Exploring Matthew 11-12

Come to me, all of you who are weary and burdened, and I will give you rest. Take up my yoke and learn from me, because I am lowly and humble in heart, and you will find rest for your souls. For my yoke is easy and my burden is light (Matthew 11:28-30 CSB).

These are some of the most beloved words of Jesus. By the Spirit, countless people have been brought to faith in Christ through this “great invitation”. It was one of the passages through which the Lord first spoke to me. It has spoken peace and spiritual refreshment to generations of followers of the Lord Jesus.

Yet how much do we know of the other passages in Matthew 11-12? Through many years of preaching and teaching God’s word, I cannot recall anyone ever saying that their soul was restored and reinvigorated by reading Matthew 12. I do know that the earlier parts of Matthew 11 have caused debate and that parts of Matthew 12 have garnered what little attention they have received for that same reason. While some sections of the Scriptures are hard to understand, we should still receive hope, joy, and peace from our meditation on them. So then, let’s go searching for what the Spirit can use to strengthen us. At a recent wedding I attended, the appetizers were at different bars around the entrance to the dining room (salad, pasta, mac & cheese, etc.) In this article, I want to point out where the “bars” are, with the intent that you will approach each one for spiritual nourishment.

Before I point out the “bars”, and I know some of you are looking for the dessert bar already, we should think about what the Spirit has breathed out in these chapters for our benefit. Chapters 11-12 develop the teaching in chapter 10 about varying responses to the good news about Jesus. Matthew chose several incidents that show questions, opposition, and acceptance to the message. All this will lead into chapter 13, where the Lord will explain what happens when the message of God’s kingdom is proclaimed. The two chapters are a bridge between what is taught in chapters 10 & 13.

The “bars” or records of responses to the Messiah are arranged in three groups of three. The last in each group provides a message of salvation and hope to followers of the Christ. Let’s take “a stroll around the room” to see what’s there.

First triad (11:2-30)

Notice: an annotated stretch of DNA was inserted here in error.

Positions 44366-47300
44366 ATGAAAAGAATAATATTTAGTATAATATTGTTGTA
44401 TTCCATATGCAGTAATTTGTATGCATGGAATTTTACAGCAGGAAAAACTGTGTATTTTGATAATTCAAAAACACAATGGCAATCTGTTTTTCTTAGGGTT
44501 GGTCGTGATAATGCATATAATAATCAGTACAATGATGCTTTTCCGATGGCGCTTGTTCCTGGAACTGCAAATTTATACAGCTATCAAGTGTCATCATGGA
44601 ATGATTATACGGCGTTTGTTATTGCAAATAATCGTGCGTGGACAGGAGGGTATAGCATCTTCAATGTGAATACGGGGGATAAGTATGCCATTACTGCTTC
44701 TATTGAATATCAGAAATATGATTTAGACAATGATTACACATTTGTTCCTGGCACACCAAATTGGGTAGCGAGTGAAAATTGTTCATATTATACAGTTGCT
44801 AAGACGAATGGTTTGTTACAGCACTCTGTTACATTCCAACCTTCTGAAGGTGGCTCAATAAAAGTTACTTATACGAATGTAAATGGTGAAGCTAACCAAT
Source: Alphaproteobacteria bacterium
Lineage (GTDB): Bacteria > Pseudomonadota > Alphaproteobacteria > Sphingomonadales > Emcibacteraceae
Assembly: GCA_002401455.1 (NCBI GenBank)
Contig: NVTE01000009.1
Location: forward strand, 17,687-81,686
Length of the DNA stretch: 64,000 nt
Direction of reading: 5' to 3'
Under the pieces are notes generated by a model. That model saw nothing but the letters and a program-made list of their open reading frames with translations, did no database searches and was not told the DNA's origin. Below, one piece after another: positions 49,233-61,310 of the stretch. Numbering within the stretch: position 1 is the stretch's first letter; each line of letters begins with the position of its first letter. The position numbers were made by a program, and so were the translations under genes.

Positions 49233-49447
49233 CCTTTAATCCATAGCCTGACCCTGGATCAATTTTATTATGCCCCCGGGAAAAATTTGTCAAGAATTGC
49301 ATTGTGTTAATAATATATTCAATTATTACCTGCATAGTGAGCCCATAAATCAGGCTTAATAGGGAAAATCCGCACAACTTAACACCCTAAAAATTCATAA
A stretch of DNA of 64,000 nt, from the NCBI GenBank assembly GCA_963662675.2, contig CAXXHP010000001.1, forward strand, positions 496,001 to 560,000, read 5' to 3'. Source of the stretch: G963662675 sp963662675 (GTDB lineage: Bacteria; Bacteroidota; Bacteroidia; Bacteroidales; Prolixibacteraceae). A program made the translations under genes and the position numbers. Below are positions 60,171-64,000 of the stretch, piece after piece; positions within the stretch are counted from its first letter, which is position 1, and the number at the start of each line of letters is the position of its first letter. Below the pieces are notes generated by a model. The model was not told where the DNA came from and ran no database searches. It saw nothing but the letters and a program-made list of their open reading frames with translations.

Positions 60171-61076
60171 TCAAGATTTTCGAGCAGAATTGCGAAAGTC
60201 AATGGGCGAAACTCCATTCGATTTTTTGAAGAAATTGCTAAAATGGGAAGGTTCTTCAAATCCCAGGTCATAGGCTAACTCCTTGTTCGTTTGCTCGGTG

• John the Baptist sent a couple of his disciples to ask Jesus if he was the Messiah (11:2-19). This also has three parts: the apparent doubts of John the Baptist (or perhaps his disciples had doubts and John sent them to Jesus for answers), the testimony of Jesus about John, and the rejection of Jesus and John by the people.
  • The lack of repentance by towns in Galilee (11:20-24). Notice that in Jesus’ opinion, which is correct, their rejection of Jesus put them in a worse spiritual position than Tyre, Sidon, and Sodom!
  • Encouragement to Christ’s little ones; that is, those who trust in him as Lord and Savior (11:25-30). This encouragement is provided in three parts: teaching about God’s sovereignty in salvation, the glory of Christ, and the great invitation.

Second triad (12:1-21)

  • Rejection of the Messiah as Lord over the Sabbath (12:1-8). Notice how Jesus claims to be greater than the law covenant and its temple.
  • Rejection of the Messiah as the compassionate physician (12:9-14).
  • The Messiah is the humble Servant of the Lord, who will bring God’s victory to the nations (12:15-21). The opposition of the world cannot defeat the plan of God. Christ’s people can be sure of his tender care.

Third triad (12:22-50)

  • Controversy about how Christ did his mighty works (12:22-37). Notice that when the people started to think of Jesus in messianic terms, their religious leaders could not deny his power; they only railed against it. Jesus calmly answered their criticism.
  • Controversy over the Sign of Jonah (12:38-45). The religious leaders would not recognize the clear proofs that Jesus gave of his identity (cf. 11;4-6), yet they asked for another sign. Jesus had no reason to start a circus, so he told them to wait for something that would demonstrate that he is the Messiah, the Servant of the Lord.
  • Jesus’ true family (12:46-50) is not a matter of physical relationship, even close physical kinship, but depends on a believing response to his teaching that results in the doing of God’s will.

We have walked “around the room” and have seen where the various “bars” are located. Now, it is up to you to walk up to each one and learn from the words and actions of the Lord Jesus. As you do, be sure to see his glory displayed throughout these chapters.

Grace and peace, David

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About Dave Frampton

Originally from Streetsboro Ohio he presently resides in the greater Philadelphia area of Pennsylvania. Until recently David Frampton served as pastor of a church located in Newtown Square Pennsylvania and prior to that he served a church in upstate New York. He studied at Grand Rapids Baptist College. Dave is a popular blogger at davidcframpton.com.